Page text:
What’s in a name? – Searching Jamaican Parish Registers

A rose by any other name…

Old parish registers (OPR for short) are an invaluable source of genealogical information, but sadly are often only as good as the parish clerk or vicar who wrote in them. Some are written in beautiful script and contain additional information about the father’s occupation or the street in which the family lived, others are terse to the point of being almost useless without supporting information from another source.

If you have access to Ancestry, take a look at the registers for London where you can view the images of the actual pages. For example the early eighteenth century marriage records for St Lawrence Jewry in the City of London are clearly written and give the parish of both partners, but the later records in the same volume for baptisms and burials are untidy and hastily written although they do give the date of both birth and baptism, and the location of the burial.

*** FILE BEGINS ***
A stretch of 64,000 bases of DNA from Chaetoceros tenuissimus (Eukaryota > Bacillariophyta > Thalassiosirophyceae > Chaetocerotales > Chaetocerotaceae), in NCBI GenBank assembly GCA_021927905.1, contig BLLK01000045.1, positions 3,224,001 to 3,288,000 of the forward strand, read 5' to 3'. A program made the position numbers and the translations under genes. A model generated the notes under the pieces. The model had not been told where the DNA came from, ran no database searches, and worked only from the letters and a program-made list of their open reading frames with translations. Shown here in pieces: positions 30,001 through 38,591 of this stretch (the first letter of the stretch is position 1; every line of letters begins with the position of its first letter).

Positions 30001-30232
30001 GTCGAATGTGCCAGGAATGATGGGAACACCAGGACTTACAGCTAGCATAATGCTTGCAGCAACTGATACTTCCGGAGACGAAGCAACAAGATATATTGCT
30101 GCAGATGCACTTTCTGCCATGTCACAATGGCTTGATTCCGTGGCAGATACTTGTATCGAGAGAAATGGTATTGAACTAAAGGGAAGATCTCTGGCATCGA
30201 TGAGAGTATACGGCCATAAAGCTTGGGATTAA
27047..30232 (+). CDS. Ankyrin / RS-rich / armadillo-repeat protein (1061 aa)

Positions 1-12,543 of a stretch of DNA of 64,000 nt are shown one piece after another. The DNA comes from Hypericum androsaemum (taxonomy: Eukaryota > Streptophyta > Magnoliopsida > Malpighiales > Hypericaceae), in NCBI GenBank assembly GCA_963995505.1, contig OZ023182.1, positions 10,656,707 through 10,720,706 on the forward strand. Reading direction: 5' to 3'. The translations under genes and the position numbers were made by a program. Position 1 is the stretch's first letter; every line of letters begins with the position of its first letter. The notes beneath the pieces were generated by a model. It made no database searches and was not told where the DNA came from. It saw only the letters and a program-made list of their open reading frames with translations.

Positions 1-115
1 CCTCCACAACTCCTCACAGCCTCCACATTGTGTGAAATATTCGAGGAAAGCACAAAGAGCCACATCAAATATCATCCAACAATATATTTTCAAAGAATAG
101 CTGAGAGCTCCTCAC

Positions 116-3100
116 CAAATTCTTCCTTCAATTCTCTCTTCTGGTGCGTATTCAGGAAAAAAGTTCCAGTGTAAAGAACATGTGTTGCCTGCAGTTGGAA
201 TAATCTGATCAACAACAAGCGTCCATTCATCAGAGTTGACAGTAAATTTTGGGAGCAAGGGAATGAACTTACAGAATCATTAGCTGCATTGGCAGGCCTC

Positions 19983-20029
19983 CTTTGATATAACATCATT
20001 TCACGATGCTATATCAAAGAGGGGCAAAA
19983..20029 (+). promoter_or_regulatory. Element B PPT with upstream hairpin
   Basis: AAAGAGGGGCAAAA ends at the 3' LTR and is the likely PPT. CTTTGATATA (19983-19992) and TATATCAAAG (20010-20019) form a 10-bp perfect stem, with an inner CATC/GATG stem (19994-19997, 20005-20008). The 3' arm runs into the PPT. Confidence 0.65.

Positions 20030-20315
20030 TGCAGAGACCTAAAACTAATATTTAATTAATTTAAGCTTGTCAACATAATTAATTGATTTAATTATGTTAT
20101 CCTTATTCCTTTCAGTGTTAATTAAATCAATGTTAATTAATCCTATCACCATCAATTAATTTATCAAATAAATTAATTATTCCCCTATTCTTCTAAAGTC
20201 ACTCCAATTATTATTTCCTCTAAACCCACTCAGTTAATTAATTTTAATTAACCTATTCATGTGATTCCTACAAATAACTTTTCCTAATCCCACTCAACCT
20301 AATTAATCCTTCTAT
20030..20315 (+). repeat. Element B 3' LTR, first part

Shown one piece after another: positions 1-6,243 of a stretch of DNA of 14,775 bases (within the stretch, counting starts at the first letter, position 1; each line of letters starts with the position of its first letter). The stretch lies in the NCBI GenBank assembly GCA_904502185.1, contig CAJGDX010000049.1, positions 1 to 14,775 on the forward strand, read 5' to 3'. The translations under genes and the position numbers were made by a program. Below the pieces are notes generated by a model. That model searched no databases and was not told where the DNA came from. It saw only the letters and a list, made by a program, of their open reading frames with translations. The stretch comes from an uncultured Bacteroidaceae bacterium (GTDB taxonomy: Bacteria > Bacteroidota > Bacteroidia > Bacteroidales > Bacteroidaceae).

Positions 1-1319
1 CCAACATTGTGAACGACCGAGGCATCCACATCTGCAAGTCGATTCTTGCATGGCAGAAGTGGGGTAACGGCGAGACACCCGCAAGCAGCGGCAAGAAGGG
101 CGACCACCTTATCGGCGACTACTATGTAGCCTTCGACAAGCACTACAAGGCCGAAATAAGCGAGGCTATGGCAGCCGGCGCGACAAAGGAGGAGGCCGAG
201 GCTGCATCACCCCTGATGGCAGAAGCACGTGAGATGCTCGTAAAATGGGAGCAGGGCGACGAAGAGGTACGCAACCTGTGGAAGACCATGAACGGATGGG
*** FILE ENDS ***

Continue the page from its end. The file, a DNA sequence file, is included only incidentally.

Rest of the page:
Accuracy can be a problem and the record of the baptism of Robert Cooper Lee, whose parcel of ribbons gave this website its title, is doubly inaccurate – for the clerk of St Michael Bassishaw wrote his mother’s name as Sarah instead of Frances and his date of birth as the 4th of September when I know from a letter of his daughter Frances that it was the 15th. These problems can be much worse when dealing with the early Jamaican registers.